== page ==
Oregon Sen. Jeff Merkley has offered a new plan to tackle underwater mortgages. In a white paper containing the proposal, called “The 4% Mortgage: Rebuilding American Homeownership,” Sen. Merkley lays out a plan to allow underwater homeowners who are current on their mortgages to refinance to a lower interest rate.
“Four years ago, the U.S. government acted quickly and boldly to rescue major financial institutions. However, we have not done nearly enough for American families who are struggling with the downturn in the housing market,” said Sen. Merkley. “There are millions of Americans trapped in high-interest mortgages, and that's not just bad for them, it's bad for neighborhoods hit by foreclosures and it's a huge anchor on our economy. A bold solution to help these families refinance is the fastest way to get our economy back on track.”
Sen. Merkley's plan, which would not require taxpayer dollars, but does anticipate the federal government selling bonds to investors to raise funds, is projected to turn a profit over its lifetime, according to models and stress-tests of the underlying assumptions. The Senator, who serves on the Senate Banking Committee and was once the executive director of Habitat for Humanity in Portland, spent over six months developing the proposal and consulting with experts.
“America’s economic recovery is being held back by $700 billion in negative equity in the housing market,” said Dr. Joseph Stiglitz, professor of economics with Columbia University. “Millions of homeowners are unable to refinance, because they are underwater on their mortgage and their loan does not carry a government guarantee. Sen. Merkley’s broad refinance proposal would allow these families to refinance into loans with a lower interest rate, freeing consumer resources to be spent on other important needs, or allowing the homeowner to rebuild equity more quickly. If adopted, this proposal would help to stabilize the housing market, create new jobs, and boost our overall economy.”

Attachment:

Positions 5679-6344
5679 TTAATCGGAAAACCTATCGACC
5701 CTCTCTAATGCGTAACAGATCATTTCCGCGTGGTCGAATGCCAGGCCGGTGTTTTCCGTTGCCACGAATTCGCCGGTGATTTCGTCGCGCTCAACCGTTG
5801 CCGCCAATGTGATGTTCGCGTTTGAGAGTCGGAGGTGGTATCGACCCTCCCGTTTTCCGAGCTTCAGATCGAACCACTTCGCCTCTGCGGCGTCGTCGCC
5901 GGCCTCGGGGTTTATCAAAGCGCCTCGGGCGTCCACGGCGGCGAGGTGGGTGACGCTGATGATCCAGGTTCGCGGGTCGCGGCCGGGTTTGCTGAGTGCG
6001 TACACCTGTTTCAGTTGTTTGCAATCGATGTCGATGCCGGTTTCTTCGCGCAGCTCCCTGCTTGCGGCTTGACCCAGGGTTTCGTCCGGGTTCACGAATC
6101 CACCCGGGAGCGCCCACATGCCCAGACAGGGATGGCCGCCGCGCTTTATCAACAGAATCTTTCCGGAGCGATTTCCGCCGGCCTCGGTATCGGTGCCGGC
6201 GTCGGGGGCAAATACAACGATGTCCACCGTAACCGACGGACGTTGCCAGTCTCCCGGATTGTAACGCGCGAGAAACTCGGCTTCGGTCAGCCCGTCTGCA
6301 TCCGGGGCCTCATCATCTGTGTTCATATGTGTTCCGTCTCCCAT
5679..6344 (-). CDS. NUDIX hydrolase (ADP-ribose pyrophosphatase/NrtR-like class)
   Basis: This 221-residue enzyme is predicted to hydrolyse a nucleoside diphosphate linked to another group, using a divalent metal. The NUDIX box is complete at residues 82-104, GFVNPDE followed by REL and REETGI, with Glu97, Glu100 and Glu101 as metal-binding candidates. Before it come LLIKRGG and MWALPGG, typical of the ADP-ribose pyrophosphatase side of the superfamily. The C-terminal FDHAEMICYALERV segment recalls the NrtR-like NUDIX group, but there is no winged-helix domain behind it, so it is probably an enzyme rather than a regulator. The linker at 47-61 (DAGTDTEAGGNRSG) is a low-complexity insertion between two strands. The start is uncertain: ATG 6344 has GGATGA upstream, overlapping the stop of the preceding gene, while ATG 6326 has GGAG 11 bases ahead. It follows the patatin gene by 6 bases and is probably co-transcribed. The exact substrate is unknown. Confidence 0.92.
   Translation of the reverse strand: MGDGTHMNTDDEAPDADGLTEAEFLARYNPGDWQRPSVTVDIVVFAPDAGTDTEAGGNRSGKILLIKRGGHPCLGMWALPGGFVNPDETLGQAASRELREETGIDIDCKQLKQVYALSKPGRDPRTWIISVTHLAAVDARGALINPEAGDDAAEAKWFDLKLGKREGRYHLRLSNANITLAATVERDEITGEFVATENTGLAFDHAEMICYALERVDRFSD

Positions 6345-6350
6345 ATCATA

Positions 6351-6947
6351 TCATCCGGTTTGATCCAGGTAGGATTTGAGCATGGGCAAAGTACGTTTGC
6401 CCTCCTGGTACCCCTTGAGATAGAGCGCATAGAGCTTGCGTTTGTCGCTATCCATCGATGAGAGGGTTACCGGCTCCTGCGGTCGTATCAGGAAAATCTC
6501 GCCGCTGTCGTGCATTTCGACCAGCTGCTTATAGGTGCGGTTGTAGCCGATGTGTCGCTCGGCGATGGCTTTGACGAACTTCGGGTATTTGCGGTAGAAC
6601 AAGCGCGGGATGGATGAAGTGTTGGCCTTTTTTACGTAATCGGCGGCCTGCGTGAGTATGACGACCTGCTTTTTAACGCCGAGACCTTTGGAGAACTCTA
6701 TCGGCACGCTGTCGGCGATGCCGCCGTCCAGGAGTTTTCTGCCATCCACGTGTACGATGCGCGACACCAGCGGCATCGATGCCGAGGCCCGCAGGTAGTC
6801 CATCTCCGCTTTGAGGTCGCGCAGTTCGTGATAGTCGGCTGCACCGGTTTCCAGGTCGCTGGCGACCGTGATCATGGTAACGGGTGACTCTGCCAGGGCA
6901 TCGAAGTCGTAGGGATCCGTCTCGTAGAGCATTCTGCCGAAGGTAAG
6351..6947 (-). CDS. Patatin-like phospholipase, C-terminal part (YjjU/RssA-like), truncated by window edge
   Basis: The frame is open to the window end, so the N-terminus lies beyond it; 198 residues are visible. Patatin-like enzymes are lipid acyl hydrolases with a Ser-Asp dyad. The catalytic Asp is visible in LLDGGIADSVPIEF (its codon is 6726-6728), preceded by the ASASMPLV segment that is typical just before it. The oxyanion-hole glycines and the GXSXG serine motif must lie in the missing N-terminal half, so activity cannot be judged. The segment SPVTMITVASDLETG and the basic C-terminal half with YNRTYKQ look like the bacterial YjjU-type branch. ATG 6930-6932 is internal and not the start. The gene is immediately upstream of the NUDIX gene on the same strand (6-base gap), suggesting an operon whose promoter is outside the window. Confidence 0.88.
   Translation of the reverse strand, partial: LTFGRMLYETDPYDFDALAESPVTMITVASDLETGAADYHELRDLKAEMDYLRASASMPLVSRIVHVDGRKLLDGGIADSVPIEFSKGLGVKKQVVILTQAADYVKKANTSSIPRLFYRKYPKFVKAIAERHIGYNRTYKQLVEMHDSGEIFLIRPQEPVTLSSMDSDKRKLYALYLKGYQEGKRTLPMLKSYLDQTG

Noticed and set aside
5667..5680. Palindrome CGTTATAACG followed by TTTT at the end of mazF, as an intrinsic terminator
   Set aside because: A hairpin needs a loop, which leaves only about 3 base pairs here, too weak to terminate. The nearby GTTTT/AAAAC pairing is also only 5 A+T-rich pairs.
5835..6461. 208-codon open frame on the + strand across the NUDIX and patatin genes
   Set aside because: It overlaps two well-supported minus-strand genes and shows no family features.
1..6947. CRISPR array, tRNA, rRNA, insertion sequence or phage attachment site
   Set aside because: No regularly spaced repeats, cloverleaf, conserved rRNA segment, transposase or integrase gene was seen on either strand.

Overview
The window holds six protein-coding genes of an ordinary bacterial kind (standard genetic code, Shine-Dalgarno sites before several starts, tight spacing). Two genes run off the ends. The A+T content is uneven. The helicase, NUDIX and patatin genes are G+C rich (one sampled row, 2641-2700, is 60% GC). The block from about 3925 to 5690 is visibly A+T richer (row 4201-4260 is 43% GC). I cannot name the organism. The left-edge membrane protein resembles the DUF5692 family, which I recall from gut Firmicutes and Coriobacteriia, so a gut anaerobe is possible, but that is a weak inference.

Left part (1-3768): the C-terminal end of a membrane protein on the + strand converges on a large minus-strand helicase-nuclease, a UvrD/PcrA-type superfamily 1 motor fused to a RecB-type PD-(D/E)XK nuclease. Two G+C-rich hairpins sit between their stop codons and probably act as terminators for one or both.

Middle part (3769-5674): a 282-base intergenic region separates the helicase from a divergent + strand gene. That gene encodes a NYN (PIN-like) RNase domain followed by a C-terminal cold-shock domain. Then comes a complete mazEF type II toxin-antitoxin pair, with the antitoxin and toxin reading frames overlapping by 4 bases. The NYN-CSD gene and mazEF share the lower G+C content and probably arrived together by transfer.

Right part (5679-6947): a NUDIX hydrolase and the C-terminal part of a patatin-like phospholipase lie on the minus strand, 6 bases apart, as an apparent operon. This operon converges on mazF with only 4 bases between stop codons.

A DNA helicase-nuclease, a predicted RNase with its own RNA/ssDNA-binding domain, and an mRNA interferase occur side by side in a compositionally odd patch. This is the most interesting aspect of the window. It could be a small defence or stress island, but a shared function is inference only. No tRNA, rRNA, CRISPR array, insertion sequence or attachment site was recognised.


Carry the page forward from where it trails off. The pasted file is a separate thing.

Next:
More than one-fifth of American homeowners are currently underwater. They are therefore unable to take advantage of historically low mortgage rates and are at much greater risk of default and foreclosure. Merkley's plan would create a new, temporary government-backed trust to purchase mortgages issued by private lenders that meet the program's criteria. After refinancing, average underwater homeowners would, depending on the option they chose, see their monthly payment drop sharply or dramatically cut the amount of time before they begin building positive equity in their home.
In the plan, Sen. Merkley calls for the plan to be piloted immediately, a step that could be taken without new legislation from Congress. The proposal envisions a role for the Federal Reserve, Federal Housing Administration (FHA), or other agency to create the new trust.
“Sen. Merkley’s proposal would develop a trust to purchase mortgages from loan originators and investors to offer refinance tools that either help homeowners rebuild equity quicker, lower their monthly payments, or ease the payment burden on severely underwater mortgages,” said 2012 National Association of Realtors (NAR) President Moe Veissi. “That is exactly the innovative approach that our nation must take to ensure a sustained housing recovery.”